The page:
Nintendo's Wii Price Cut A Temporary Fix At Best


As news of the $50 price cut made the rounds -- $249.99 to $199.99, and Nintendo's first since the Wii was introduced in November 2006 -- a number of observers said they see an uphill battle for Nintendo in the new year, even if it does have a winning holiday season.

Lazard Capital Markets analyst Colin Sebastian told Gamasutra that despite the "necessary" price cuts ahead of the holiday season, Nintendo was hardly out of the woods.

"While we believe the Wii price reduction is a necessary outcome from fast-declining unit sales trends, we suspect there is an ongoing risk to Nintendo's full-year Wii shipment targets," Sebastian said.

Elsewhere, Yusuke Tsunoda, an analyst with Tokai Tokyo Securities, told Bloomberg that Nintendo should be focusing its efforts on software development, "as title sales have been flagging."

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"The price cut will probably help the company to some extent, but it won't be significant enough to impact earnings," Tsunoda said.

Meanwhile, Jesse Divnich, director of analyst services at EEDAR, told gaming magazine Edge Online that Nintendo's price cut is a "pre-emptive strategic decision" to try to box out Microsoft's XBox 360 and Sony's PlayStation 3 before either console maker's motion capture device arrives.

The background there is that both Microsoft and Sony unveiled motion capture devices at the E3 conference this summer, Project Natal and the PS3 Motion Controller, respectively. While both are so far catching up to Nintendo and the Wii's motion sensor technology -- Nintendo legend Shigeru Miyamoto at the time scoffed at any thought that the announcements should worry him -- they're closing the gap pretty quickly.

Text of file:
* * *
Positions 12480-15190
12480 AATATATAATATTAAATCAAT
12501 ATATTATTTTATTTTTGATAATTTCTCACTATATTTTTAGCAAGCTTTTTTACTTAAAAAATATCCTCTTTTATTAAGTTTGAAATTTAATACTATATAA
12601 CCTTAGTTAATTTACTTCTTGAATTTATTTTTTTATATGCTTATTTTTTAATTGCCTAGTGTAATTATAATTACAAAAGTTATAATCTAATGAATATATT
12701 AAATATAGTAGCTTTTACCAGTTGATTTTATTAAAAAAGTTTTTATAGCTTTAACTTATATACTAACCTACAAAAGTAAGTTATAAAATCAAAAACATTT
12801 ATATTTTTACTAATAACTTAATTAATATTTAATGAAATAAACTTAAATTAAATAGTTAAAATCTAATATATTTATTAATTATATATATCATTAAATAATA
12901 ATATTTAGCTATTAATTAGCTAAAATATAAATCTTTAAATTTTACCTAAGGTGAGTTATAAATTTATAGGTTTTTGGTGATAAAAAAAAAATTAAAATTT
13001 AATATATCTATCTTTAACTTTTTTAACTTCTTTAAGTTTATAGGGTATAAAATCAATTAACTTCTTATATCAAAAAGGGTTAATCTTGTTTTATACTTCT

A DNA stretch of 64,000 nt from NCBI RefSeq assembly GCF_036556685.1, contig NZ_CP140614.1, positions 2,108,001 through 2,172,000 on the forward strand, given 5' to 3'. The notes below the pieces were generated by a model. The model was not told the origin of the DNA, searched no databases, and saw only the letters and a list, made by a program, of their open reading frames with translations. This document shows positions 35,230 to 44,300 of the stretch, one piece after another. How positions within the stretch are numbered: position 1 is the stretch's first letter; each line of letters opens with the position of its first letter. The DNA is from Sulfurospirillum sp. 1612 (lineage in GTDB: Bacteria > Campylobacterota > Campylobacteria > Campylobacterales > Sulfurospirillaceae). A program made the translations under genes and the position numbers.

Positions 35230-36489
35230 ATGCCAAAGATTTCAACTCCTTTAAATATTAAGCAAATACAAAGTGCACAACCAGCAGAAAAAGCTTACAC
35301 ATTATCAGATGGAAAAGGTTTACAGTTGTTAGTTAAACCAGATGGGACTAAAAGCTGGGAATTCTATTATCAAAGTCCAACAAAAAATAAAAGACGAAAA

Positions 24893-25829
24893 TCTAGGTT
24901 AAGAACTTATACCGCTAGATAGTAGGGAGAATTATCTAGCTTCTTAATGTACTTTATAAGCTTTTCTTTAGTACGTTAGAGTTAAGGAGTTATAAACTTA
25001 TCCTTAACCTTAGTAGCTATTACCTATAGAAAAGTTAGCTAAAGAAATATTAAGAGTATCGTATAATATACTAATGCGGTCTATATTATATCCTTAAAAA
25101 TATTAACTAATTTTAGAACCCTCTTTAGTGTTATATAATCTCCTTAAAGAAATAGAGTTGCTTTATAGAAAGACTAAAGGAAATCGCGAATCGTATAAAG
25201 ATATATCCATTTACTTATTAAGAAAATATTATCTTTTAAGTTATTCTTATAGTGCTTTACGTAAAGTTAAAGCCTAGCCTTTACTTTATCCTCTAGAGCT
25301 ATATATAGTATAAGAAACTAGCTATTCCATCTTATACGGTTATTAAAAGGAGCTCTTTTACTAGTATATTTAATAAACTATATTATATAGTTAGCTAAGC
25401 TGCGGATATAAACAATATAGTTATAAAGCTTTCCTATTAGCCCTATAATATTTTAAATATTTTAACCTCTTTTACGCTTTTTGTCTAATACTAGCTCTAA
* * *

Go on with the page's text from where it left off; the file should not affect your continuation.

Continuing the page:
Even if Nintendo can manage to stay ahead of its rivals in the short term, in other words, it will still face an uphill battle next year when Microsoft and Sony attempt to level the playing field, Divnich suggested.

"The most commonly rumoured upgrade would be to deliver a new hardware device that supports high definition video," said Divnich of a talked about Nintendo hardware upgrade. "While EEDAR believes this remains a possibility, we are skeptical on how an upgrade for the Wii focused on visual aesthetics can effectively compete with the significantly more comprehensive hardware offerings from the PlayStation 3 and Xbox 360 when their motion devices are launched in 2010.

Reggie Fils-Aime, Nintendo of America president, still isn't worried, however -- not about the price cuts, or the competition.

He told USA Today that the Wii console price cut was necessary to buoy sales of two key title launches, seeing as Wii Fit Plus hits the streets on Oct. 4, and New Super Mario Bros Wii arrives Nov. 15.

"It's the overall benefit you get for what you pay and certainly we believe that the Wii, which includes Wii Sports at $199, is a tremendous value," he said.